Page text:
There are already posts going up all over the place properly mourning Fawcett and Jackson... so I'll go the other way and spend the weekend appreciating the still living great talents who have made it big without losing their sense of self and place in the world instead. It is not easy to stay in touch with what 'normal' is when one has made it to the top of the mountain only to find that one dislikes the exposure of having nowhere to hide from others' line of sight. Kudos to those who are successful without losing touch with their humanity... and also to those around them, the family and friends, who enable that to happen (we often lavish praise and sympathy on our celebrated idols while neglecting those who actually have to live with them... I'm sure the 'supporting cast' aren't having it any easier than the stars are either). Better show my appreciation for them while they are still around to see it than the other way around... I figure.

(these clips were posted on Youtube by Parsifalito)
And so... my first swig of Crush's finest orange soda of the weekend goes to the comforting knowledge that for every 'tragedy' of Maria Callas or Michael Jackson, there are the well-grounded Birgit Nilsson, Astrid Varnay, Leonie Rysanek, Teresa Stratas, Edita Gruberova, Natalie Dessay, Renee Fleming, Marilyn Horne, Vesselina Kasarova, Joyce DiDonato, Patricia Racette, et.al.; that it is entirely very possible to master the flame without being consumed by it...

Saturday, June 20, 2009

The 3rd Week of June 2009

An eventful week this was... elsewhere. Here, we've been having a sleepy little week with a bunch of indecisive clouds that hover around wanting to drop us some rain, but somehow can't seem to find a suitable landing place for their watery cargo.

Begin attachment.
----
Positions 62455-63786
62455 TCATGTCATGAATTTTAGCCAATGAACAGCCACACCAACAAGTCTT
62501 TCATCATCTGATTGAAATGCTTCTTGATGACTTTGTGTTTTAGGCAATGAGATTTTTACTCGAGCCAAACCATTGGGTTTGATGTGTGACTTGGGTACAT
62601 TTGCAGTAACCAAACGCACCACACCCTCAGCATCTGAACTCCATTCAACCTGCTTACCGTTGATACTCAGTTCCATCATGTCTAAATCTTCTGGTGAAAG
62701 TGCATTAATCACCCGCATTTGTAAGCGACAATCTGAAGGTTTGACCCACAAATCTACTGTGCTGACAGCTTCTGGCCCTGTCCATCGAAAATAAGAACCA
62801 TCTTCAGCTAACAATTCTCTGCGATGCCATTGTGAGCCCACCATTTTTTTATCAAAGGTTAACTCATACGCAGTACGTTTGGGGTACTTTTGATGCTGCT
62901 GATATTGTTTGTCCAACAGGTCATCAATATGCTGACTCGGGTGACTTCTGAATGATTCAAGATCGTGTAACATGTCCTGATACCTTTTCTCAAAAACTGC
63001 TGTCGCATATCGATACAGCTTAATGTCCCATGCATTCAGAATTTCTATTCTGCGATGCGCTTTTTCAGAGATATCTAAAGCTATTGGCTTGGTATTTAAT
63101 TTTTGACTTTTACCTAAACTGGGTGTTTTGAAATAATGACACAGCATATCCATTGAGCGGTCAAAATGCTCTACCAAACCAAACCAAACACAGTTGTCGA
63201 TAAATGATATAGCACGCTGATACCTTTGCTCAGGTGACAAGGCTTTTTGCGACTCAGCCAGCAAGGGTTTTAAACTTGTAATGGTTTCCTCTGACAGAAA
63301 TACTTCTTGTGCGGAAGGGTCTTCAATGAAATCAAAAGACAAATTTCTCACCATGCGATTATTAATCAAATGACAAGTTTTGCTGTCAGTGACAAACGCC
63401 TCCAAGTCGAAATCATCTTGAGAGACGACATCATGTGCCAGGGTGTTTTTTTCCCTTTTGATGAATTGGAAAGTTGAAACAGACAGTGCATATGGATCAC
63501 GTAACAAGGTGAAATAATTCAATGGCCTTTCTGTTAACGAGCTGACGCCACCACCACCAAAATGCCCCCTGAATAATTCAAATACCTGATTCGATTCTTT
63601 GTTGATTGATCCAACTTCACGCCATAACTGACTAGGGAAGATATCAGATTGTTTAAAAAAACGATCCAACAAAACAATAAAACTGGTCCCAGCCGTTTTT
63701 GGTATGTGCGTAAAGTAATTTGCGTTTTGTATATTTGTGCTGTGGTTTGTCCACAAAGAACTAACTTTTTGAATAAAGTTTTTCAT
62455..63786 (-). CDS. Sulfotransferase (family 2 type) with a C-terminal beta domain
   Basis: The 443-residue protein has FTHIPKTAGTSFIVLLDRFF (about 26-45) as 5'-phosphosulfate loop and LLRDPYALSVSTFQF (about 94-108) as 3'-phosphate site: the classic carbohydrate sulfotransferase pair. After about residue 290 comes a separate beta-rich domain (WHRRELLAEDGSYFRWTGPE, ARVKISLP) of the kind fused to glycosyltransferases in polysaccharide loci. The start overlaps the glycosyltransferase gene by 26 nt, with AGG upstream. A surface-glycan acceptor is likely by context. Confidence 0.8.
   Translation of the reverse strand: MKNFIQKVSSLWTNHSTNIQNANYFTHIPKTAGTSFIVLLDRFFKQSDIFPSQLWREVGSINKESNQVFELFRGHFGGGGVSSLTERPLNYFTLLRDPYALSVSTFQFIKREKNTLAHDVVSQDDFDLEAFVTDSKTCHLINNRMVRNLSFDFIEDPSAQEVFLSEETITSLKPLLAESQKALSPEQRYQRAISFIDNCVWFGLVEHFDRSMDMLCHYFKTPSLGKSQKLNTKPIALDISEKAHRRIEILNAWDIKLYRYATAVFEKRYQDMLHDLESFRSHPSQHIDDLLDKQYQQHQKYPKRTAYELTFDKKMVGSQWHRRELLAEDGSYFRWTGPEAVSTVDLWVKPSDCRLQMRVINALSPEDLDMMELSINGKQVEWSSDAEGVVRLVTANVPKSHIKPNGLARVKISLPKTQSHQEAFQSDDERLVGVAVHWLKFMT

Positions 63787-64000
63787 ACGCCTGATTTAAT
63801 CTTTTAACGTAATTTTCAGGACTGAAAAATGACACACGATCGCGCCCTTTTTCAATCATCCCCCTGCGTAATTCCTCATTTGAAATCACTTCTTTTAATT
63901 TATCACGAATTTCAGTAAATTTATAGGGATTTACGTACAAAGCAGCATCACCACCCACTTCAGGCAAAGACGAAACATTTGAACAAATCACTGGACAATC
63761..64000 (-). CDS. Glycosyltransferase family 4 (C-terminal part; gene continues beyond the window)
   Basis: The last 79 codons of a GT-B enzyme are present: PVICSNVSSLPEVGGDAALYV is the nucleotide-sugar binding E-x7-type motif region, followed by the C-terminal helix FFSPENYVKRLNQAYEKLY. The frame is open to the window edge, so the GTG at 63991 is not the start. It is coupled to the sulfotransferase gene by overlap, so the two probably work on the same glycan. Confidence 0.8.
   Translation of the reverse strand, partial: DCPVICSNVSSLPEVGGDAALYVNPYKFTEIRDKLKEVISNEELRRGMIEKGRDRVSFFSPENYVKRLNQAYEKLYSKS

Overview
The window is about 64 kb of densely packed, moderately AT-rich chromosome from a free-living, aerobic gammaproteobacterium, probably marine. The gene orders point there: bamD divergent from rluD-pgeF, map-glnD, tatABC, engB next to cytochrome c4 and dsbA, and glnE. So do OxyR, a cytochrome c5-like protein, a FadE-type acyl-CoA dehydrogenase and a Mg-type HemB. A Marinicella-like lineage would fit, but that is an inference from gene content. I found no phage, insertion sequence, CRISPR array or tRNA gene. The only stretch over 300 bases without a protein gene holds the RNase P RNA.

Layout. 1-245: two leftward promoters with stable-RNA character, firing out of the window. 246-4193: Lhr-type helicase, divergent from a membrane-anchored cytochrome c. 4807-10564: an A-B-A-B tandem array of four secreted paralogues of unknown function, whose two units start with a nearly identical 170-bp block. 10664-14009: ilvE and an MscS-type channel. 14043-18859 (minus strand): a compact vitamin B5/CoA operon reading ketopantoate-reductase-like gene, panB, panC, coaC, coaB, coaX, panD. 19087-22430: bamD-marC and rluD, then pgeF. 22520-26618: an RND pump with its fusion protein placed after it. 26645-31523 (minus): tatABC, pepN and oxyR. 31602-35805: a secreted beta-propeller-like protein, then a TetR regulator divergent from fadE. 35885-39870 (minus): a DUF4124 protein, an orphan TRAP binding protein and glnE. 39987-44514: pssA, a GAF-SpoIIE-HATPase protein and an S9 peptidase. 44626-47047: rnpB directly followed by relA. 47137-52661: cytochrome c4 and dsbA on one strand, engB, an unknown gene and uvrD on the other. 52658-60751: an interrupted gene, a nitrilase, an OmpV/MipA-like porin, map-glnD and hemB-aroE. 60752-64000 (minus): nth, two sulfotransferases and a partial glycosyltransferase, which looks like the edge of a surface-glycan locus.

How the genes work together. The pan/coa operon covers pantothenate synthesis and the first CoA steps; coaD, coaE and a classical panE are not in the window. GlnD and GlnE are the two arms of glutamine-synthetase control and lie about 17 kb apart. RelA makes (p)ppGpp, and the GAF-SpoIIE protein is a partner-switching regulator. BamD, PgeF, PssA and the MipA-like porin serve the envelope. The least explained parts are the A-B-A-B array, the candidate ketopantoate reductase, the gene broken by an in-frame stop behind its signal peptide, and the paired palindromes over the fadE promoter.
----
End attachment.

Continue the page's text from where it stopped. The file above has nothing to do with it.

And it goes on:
The dominant news of the week is, of course, the presidential election in Iran... What do you know? Most of the news anchors are actually pronouncing the country's name right (short E-raan rather than Ai-raan). The weird thing, though, is that many of these same anchors are still going on mis-pronouncing Iraq (they say Ai-raak rather than the correct short E-raak)... And we've been stuck there since 2003... What's with that, ay?
Anyhow... There doesn't seem to be a large community of Iranians here in downtown. No demonstration so far (I think a group did show up to demonstrate a little by the Schwarz Federal Courthouse earlier in the week, but there hasn't been anything since). I'm quite impressed with the coolheadedness of Barack Obama... And I'm utterly exasperated by the republican talking heads and politicians who came out calling for a hard-line response to the Iranian government since the day after the election. These big-mouthed neo-con republicans didn't even have the decency (and brain) to wait a few days to allow time to process information properly before drawing their typically invalid conclusions.

This is most ridiculous considering all the lessons they should have learned just by reading the foreign news in the last year. Remember how Thailand had 2 major demonstrations that stemmed from discontent over their election results just last year and how that turned out to be an internal political war between their own intelligentsia class in the cities and the poorer folks
in the countryside? Remember just how exactly we got duped into invading Iraq even though it didn't have anything to do with 9/11 and didn't have any stockpile of WMD? It doesn't pay to jump into other people's business before you've found out what the deal really is. If a riot had broken out in New York City after an election here, would we Americans have been happy to hear the Iranian leader mouthing off about it or offering to 'help'? or even a Brit PM? Of course not! We'd all likely just tell them to, you know, go be fruitful and multiply themselves (joke shamelessly stolen from Michael Shermer)! This battle is for the Iranians to win or lose. Not us.